Author: Tabitha Suzuma
Published: May 2010 (Definitions)
Rating: 4.5 stars
Summary: She is pretty and talented - sweet sixteen and never been kissed. He is seventeen; gorgeous and on the brink of a bright future. And now they have fallen in love. But... they are brother and sister.
Seventeen-year-old Lochan and sixteen-year-old Maya have always felt more like friends than siblings. Together they have stepped in for their alcoholic, wayward mother to take care of their three younger siblings. As defacto parents to the little ones, Lochan and Maya have had to grow up fast. And the stress of their lives—and the way they understand each other so completely—has also also brought them closer than two siblings would ordinarily be. So close, in fact, that they have fallen in love. Their clandestine romance quickly blooms into deep, desperate love. They know their relationship is wrong and cannot possibly continue. And yet, they cannot stop what feels so incredibly right. As the novel careens toward an explosive and shocking finale, only one thing is certain: a love this devastating has no happy ending.
My Review: Holy cow. This book. This book. It was one of the most powerful, intense stories I've read in a long time. I finished it twenty minutes ago, and I still have swollen eyes and a throbbing head from crying. I am going to try my best to explain this book, though it is going to be challenging.
I did not go into this book expecting sunshine and rainbows, obviously. You can tell from the cover and the summary that it's not going to be a happy story. And it wasn't. This book was far from an "easy" read. Everything about it was difficult. Maya and Lochan were basically raising their three little siblings on their own, despite still being in school themselves. The way the tedium and stress weighed them down and how the whole situation was dealt with is just heartwrenchingly realistic. The story is told in alternating POV - one chapter is from Maya's perspective, the next from Lochan's, etc. Lochan's chapters were particularly difficult to read because of all the issues he had. Then you have the nature of their relationship itself. I did not find this quite as repelling as many others might - just as a warning, if you couldn't tell from the summary, it is blatant incest - because I'm just weird that way, I guess. But the codependence, the seriously twisted factors behind the relationship, the intensity between the two, everything was nearly overwhelming. Thinking back, I cannot believe I read it in one sitting; it seems like the kind of thing that would need to be spaced out if only to give yourself some time to breathe in between. Yet I could not put the book down (well, metaphorically, since I was reading it on ebook).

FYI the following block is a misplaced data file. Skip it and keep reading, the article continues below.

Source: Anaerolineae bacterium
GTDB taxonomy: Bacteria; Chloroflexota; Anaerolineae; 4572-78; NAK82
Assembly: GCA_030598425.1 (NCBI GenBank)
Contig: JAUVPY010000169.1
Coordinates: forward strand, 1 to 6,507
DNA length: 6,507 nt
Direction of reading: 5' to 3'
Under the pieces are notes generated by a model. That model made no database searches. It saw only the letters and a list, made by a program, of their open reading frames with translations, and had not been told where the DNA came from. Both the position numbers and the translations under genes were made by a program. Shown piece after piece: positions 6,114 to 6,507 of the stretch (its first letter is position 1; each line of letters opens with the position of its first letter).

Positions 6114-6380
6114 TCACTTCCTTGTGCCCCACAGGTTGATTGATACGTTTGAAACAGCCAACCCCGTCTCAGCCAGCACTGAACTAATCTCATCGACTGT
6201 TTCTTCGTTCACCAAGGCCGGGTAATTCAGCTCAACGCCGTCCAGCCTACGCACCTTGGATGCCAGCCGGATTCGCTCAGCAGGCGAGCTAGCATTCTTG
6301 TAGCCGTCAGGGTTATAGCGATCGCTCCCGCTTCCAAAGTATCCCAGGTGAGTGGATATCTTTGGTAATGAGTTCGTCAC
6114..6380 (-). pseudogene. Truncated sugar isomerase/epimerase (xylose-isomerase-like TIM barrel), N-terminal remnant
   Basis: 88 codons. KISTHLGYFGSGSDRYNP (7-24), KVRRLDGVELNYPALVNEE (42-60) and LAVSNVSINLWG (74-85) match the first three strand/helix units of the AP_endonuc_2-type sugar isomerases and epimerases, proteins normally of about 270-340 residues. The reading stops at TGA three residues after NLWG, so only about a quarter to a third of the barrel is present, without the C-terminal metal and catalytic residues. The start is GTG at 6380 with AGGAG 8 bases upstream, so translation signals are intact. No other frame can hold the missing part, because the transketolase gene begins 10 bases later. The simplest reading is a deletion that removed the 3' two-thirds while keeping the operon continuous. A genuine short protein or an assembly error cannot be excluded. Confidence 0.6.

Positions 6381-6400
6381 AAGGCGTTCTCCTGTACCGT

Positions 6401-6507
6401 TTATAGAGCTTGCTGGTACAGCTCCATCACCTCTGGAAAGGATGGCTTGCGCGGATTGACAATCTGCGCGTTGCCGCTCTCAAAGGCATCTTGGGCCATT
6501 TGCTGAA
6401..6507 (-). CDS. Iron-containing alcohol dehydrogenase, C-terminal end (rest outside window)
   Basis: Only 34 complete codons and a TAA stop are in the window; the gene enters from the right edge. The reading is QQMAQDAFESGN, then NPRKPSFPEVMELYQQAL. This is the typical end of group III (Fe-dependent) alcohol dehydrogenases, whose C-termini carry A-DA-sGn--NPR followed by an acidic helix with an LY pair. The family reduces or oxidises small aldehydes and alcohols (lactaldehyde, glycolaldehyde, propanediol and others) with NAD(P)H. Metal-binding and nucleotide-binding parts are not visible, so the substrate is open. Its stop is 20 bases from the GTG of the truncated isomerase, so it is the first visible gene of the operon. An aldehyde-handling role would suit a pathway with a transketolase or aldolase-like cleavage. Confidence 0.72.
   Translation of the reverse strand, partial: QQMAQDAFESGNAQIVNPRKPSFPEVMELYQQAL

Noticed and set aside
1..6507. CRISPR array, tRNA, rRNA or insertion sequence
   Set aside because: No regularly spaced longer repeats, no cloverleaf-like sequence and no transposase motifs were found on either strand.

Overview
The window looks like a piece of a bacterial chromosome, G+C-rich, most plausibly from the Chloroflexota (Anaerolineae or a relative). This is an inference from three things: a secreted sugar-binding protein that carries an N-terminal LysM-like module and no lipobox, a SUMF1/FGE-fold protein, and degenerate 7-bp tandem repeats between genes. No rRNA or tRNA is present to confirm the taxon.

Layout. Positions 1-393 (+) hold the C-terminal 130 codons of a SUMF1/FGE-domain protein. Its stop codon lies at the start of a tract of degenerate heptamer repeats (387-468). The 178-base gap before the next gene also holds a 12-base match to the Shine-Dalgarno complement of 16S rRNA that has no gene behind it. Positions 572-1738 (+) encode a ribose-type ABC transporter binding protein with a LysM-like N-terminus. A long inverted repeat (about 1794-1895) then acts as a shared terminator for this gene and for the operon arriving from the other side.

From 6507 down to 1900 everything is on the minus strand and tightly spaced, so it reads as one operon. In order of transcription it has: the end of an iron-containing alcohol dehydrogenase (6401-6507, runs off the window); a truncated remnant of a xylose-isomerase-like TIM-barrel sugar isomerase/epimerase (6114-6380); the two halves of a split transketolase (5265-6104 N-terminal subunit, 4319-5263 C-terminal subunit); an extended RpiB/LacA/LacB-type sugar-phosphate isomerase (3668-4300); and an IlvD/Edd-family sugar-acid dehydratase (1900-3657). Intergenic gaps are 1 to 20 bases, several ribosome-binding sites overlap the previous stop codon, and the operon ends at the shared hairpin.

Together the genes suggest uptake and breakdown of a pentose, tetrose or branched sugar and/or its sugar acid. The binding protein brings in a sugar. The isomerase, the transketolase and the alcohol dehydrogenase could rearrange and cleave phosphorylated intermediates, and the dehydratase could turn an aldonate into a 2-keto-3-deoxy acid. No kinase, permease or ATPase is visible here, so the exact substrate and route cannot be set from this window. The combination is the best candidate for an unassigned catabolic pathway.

Suzuma's work is absolutely stunning. First of all, she did a marvelous job with the storyline. She presented the relationship and characters in a nearly hauntingly realistic way. She addressed the issues behind the taboo and illegality of the practice of incestuous relationships. One of the things I found most impressive of all was simply the writing itself. A lot of times with alternating POVs, I've found that while the voice changes, the writing does not tend to. Yet with her, you could feel whose head you were in. In the voice, the word choice, the length of the sentences and paragraphs. The way she crafted the evolving relationship was perfect, from the acutal happenings to the reactions and realizations of both Maya and Lochan. The scenes when things are first coming to a head between them gave me goosebumps, even made me tear up because I was so conflicted, right along with them. The writing was consistently good, but every once in a while, there would just a line that was so powerful. For instance, this one:
❝I mean, at the end of the day, what the hell does it matter who I end up with if it can’t be you?❞Seems like just a line from any romance book; in fact, I had seen it before I even read the book because it was on someone's favorite quotes on Goodreads. But inside the book? It was like being punched in the stomach. A result that surprisingly happened at least a couple times in this book, as a result of lines or happenings.
My one complaint was the utter predictability of the "event" that happened to lead to the climax. You could have seen it a mile off with a blindfold over your eyes. But still. Even with that, I did not feel that it weakened the impact of the book. In fact, I almost feel like it was so predictable that Suzuma made it that way purposefully. So we could see just how oblivious they were because of the all-consuming nature of their devotion and relationship. Also, the writing lagged a bit at times, albeit only on occasion and not terribly.
This is not a book I will be rereading over and over; in fact, I would be surprised if I ever picked it up again. But if you are prepared, I would definitely recommend it. It truly was a stunning work.